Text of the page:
AT&T to Beam Satellite to Rural Lands
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AT&T has announced it will begin evaluating a trio of options to bring broadband to rural customers.
The plan makes broadband and video "accessible to many customers who have had limited access to broadband ... until now," according to CEO Edward Whitacre.
AT&T later this month will roll out satellite as a broadband option, Whitacre told a Detroit Economic Club audience Monday.
With 7.4 million subscribers, AT&T is the largest national DSL provider.
The telecom giant said it will team with Greenwood Village, Colo.-based satellite Internet start-up WildBlue Communications. The new service will use a satellite operated by BCE, Canada's largest phone company.
Re-branded as "AT&T High Speed Internet Access, powered by WildBlue," the service will be first offered in 13 states, according to a statement.
In comparison to AT&T's DSL, which costs $29.95, satellite service subscribers could pay up to $79.95 for a 1.5Mbps connection. Despite the price difference, rural residents seeking broadband have few choices, according to analysts.
Satellite may gain some credibility from AT&T's marketing muscle.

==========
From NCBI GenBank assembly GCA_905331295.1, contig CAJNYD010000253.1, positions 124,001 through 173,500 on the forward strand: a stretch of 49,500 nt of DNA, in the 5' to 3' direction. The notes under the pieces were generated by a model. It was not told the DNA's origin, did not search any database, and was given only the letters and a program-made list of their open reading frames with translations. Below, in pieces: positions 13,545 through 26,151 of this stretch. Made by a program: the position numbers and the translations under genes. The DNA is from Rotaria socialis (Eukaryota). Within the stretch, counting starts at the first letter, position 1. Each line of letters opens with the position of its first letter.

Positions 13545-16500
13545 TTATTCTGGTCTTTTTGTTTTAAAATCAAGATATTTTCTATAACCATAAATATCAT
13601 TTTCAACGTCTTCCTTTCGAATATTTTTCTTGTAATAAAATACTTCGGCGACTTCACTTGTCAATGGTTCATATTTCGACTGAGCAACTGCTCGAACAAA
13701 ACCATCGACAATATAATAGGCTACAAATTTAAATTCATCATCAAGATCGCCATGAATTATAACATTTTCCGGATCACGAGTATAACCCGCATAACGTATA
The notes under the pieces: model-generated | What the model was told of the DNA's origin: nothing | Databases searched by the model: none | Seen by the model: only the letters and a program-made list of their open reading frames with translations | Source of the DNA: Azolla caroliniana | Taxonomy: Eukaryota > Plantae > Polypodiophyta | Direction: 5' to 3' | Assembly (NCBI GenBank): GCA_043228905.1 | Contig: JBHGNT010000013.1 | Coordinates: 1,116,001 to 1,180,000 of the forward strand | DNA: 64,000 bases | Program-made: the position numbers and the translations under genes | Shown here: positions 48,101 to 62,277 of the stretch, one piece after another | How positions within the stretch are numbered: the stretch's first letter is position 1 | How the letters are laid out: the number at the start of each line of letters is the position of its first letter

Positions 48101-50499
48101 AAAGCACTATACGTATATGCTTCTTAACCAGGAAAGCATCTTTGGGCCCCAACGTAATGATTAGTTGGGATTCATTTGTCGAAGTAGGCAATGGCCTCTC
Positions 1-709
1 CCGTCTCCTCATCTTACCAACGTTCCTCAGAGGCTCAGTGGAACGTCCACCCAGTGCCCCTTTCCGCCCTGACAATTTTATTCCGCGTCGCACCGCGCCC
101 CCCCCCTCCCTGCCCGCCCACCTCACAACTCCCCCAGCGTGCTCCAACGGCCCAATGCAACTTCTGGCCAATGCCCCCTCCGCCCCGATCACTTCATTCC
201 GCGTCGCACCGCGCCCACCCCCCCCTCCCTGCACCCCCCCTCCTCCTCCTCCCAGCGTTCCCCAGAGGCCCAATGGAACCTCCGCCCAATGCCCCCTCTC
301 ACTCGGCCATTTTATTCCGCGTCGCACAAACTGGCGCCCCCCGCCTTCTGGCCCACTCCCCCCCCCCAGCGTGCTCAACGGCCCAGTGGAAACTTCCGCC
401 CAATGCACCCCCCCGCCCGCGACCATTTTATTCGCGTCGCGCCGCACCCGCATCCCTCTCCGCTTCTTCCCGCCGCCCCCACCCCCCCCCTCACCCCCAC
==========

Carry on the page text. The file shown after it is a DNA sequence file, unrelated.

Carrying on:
"Satellite will continue to be a niche product, but it is a better option than in the past," said Patti Reali, a research director at Gartner. Speed is chief among the improvements.
However, "satellite is always going to remain second best," according to Joe Laszlo, an analyst with JupiterResearch.
But the image of satellite as second-best to broadband is changing. There is little risk, said Laszlo, for AT&T in the rural market.
The AT&T announcement is a great deal for WildBlue whose closest competitor, Hughes, with 300,000 subscribers, dwarfs the company's 25,000 users.
But satellite isn't the only option AT&T is heavily investigating.
The telecom says it will later this year begin deploying high-speed and long-range WiMax wireless technology in Texas and Nevada, joining fixed wireless services in Alaska, Georgia and New Jersey, according to a statement.
AT&T also announced 5.5 million low-income homes could receive Internet TV within three years, as part of the company's Project Lightspeed network.
Some groups have charged AT&T and other telecoms have ignored low-income areas, a charge Laszlo sees as possibly driving the move into satellite-delivery of broadband.
"There is some regulatory pressure to make broadband available to all," said the analyst.